When it comes to lawn care and growing grass, there are many things that you need to consider to be able to achieve the perfect lush, green lawn that everyone dreams of. One of which is what type of soil is best for grass, and more specifically, your grass.
In this blog, we take a closer look at this question, delving into the different types of soil that your garden may have and which is most suited to growing grass and achieving a strong, healthy lawn.
So, let's find out...
The different types of soil
When it comes to the soil in your garden, four possible types exist. These are sandy soil, clay soil, silty soil and loam soil.
Sandy soils are good for grass as these are fast-draining soils, allowing water to reach the grassroots quickly. Clay soils are also good for grass and these are firm and hold moisture for the grassroots to absorb. Silty soil is similar to sandy soil in that it is fast-draining but contains smaller particles than grains of sand, so allows water to drain at a faster rate. Finally, loam soil is a mixture of sand, clay and silt soils in the correct proportions, and is the best soil in which to grow grass.
As well as the ability to drain and hold moisture, another vital characteristic of soil that will need to be considered when attempting to grow grass is the pH. This is a measure of the acidity or alkalinity of your soil.
The best type of soil for grass is slightly acidic to neutral. If, however, the soil is too acidic or too alkaline, the grass will not be able to absorb the essential nutrients that it needs to grow, which removes the third characteristic of healthy soil, which is the availability of nutrients.
Determining your type of soil
Finding out the type of soil that you have in your garden and which soil you may need more of is pretty straightforward.
Here, you simply need to gather a handful of soil and form a small ball in your hand. If the ball fails to retain its shape, it contains too much sand and is most likely nutrient-deficient. If it holds together and forms a solid sphere, however, it will contain too much clay and will not allow the roots room to breathe.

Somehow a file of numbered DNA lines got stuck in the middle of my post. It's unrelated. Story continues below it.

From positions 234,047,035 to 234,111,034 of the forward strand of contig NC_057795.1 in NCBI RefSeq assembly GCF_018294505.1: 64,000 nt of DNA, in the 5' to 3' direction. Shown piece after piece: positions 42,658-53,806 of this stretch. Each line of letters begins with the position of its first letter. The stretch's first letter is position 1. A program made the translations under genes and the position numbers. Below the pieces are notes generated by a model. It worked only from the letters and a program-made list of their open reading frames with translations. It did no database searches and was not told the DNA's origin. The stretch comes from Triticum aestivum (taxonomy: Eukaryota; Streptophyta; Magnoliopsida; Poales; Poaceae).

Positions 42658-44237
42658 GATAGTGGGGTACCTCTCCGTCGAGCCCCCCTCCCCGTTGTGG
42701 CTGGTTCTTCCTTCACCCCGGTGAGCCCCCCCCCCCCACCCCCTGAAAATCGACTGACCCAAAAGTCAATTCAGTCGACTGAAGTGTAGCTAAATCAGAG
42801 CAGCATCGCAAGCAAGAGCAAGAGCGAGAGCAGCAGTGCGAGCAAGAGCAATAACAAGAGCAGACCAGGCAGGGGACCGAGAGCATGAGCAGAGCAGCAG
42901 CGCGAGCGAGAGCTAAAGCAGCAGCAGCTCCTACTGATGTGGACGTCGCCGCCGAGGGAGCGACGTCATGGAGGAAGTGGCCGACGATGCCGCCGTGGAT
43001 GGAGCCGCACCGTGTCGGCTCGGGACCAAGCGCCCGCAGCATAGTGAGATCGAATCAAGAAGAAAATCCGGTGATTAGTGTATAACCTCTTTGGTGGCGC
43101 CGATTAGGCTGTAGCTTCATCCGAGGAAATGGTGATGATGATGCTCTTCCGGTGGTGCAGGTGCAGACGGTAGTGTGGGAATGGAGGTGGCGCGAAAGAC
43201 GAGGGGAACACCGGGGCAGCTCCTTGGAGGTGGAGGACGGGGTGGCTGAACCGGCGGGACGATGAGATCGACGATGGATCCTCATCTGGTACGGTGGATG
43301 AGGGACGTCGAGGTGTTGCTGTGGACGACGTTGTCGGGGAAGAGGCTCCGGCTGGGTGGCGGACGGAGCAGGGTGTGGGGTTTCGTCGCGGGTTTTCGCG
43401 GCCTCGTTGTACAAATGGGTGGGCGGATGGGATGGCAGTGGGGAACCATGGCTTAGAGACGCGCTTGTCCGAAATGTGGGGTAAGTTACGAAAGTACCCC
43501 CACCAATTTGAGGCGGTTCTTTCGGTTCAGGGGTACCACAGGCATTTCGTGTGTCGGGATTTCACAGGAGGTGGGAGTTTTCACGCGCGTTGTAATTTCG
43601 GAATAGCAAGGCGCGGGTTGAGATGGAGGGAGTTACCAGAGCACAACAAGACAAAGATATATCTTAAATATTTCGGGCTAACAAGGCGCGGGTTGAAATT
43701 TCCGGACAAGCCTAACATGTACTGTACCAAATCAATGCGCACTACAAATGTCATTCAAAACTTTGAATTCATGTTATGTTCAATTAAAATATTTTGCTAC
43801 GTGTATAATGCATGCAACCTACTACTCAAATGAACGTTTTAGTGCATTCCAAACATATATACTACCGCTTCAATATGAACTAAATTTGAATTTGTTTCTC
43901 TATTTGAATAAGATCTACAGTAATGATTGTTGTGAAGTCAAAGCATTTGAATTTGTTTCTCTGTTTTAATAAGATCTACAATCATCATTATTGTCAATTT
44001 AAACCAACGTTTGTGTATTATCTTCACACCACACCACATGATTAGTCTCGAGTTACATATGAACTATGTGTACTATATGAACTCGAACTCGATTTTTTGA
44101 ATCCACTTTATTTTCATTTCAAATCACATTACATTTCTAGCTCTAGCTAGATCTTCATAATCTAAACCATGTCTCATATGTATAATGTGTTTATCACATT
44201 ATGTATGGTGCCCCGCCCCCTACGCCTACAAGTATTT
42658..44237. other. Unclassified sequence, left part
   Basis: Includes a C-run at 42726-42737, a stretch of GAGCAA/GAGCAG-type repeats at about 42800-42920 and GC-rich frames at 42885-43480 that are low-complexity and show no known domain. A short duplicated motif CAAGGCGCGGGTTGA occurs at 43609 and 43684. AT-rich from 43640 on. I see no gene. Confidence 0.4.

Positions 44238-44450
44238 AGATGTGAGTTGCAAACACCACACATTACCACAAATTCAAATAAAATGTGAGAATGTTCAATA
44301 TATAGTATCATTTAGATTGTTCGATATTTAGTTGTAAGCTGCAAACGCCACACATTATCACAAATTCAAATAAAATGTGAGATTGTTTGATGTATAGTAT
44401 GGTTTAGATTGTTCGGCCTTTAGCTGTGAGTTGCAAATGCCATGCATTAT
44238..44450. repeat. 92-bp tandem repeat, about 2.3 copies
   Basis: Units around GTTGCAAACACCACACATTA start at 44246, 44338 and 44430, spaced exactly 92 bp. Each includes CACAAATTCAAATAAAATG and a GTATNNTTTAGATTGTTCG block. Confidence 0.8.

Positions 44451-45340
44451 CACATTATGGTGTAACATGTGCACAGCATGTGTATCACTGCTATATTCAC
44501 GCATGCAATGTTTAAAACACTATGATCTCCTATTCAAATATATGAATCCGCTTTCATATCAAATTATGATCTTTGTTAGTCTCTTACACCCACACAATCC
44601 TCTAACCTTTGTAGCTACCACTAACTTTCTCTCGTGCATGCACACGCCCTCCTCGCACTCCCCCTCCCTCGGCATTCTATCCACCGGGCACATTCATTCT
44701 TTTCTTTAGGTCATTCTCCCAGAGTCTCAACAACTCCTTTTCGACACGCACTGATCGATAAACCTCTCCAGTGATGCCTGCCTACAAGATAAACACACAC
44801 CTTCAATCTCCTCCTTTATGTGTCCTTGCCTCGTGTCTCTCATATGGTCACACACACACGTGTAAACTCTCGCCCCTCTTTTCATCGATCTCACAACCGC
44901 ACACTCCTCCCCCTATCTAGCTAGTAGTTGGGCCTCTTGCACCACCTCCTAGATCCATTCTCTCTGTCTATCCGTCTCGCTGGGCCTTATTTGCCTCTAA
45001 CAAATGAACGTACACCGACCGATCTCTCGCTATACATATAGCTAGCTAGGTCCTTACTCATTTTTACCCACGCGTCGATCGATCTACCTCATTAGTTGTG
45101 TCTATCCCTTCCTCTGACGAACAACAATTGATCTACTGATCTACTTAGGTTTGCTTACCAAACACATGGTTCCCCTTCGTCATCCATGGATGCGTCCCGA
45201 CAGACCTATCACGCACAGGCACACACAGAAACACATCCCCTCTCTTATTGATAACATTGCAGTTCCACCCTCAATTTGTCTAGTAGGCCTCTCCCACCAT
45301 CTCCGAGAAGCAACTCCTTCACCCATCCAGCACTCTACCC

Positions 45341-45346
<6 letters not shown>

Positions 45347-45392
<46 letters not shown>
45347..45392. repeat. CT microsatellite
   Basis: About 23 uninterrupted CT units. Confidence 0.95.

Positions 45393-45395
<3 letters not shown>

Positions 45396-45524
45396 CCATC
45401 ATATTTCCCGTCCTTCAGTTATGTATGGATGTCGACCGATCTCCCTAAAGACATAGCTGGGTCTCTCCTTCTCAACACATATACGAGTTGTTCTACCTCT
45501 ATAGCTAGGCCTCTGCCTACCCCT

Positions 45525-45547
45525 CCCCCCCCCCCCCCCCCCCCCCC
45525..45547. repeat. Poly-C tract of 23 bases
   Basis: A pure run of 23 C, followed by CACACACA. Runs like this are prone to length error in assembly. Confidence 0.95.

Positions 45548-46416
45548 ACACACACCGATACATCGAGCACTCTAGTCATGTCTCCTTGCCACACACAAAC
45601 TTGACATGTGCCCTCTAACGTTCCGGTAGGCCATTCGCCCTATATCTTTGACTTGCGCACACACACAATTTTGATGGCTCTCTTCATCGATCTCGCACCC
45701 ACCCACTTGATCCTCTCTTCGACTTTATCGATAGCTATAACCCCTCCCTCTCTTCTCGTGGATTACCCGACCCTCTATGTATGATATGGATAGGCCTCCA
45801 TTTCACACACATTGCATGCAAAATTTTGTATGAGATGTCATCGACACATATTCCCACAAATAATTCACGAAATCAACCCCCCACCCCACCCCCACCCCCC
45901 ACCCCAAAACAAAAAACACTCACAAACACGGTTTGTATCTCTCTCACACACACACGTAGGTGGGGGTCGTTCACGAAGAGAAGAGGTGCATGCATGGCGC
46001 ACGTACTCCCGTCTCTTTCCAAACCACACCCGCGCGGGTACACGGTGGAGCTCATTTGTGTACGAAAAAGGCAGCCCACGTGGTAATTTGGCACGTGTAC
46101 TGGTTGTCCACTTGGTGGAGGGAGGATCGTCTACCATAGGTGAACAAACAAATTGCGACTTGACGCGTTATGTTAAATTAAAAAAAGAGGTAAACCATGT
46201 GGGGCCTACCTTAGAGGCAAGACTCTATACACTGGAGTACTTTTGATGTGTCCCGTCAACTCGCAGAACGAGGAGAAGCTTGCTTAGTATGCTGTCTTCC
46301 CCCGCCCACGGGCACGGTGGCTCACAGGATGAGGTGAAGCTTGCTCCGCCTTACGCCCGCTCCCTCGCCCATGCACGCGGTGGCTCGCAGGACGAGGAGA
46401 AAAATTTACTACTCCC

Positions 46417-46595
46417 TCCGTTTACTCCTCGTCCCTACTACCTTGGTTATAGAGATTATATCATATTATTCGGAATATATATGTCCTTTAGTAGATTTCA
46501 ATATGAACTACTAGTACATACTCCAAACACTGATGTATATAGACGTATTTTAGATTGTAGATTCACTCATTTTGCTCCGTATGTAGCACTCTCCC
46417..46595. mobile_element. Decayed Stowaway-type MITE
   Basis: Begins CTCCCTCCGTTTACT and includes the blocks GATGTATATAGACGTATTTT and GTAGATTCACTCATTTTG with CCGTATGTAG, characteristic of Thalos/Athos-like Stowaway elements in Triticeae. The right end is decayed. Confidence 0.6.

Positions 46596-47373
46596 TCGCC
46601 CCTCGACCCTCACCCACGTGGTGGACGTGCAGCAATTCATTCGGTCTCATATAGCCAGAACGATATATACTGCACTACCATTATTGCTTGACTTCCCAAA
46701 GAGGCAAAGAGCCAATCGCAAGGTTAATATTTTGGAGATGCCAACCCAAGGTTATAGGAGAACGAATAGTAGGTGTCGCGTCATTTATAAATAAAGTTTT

Loamy soil, a mixture of these two soils, will form a ball that will fall apart on its own when you put it down. This is the type of soil that you should try to achieve.
Improving your soil for grass growth
If your soil breaks apart too easily as a result of containing too much sand, the best way to fix this is to mix in organic materials such as dead leaves, compost or grass clippings.
Moisture-retention can be enhanced by adding coconut coir, peat moss or vermiculite but be warned, these do not add the nutrients that your grass needs to grow.
Clay soils can also be improved by mixing in organic materials by separating the compacted clay particles. This can also be done by aerating the soil.
Adding nutrients to your soil
As we've mentioned, the third characteristic of healthy growing grass after soil and pH levels is the availability of essential nutrients.
To find out the nutrient content of your soil, you can conduct a soil test. This helps to find out whether or not you need to add fertiliser to increase the number of nutrients your soil contains.
The most important nutrient for your grass is nitrogen, which is why typical grass fertilisers contain high nitrogen content and because this nutrient passes out of the soil at a fast rate so need to be replenished quickly.
To summarise, when it comes to the type of soil that is best for your grass, loam soil is what you should try and achieve by mixing the right proportions of clay, sand and silt soils. This should also contain a neutral pH level (6.5-7) and be nutrient-rich. All of which can be tested using relevant measures and tests.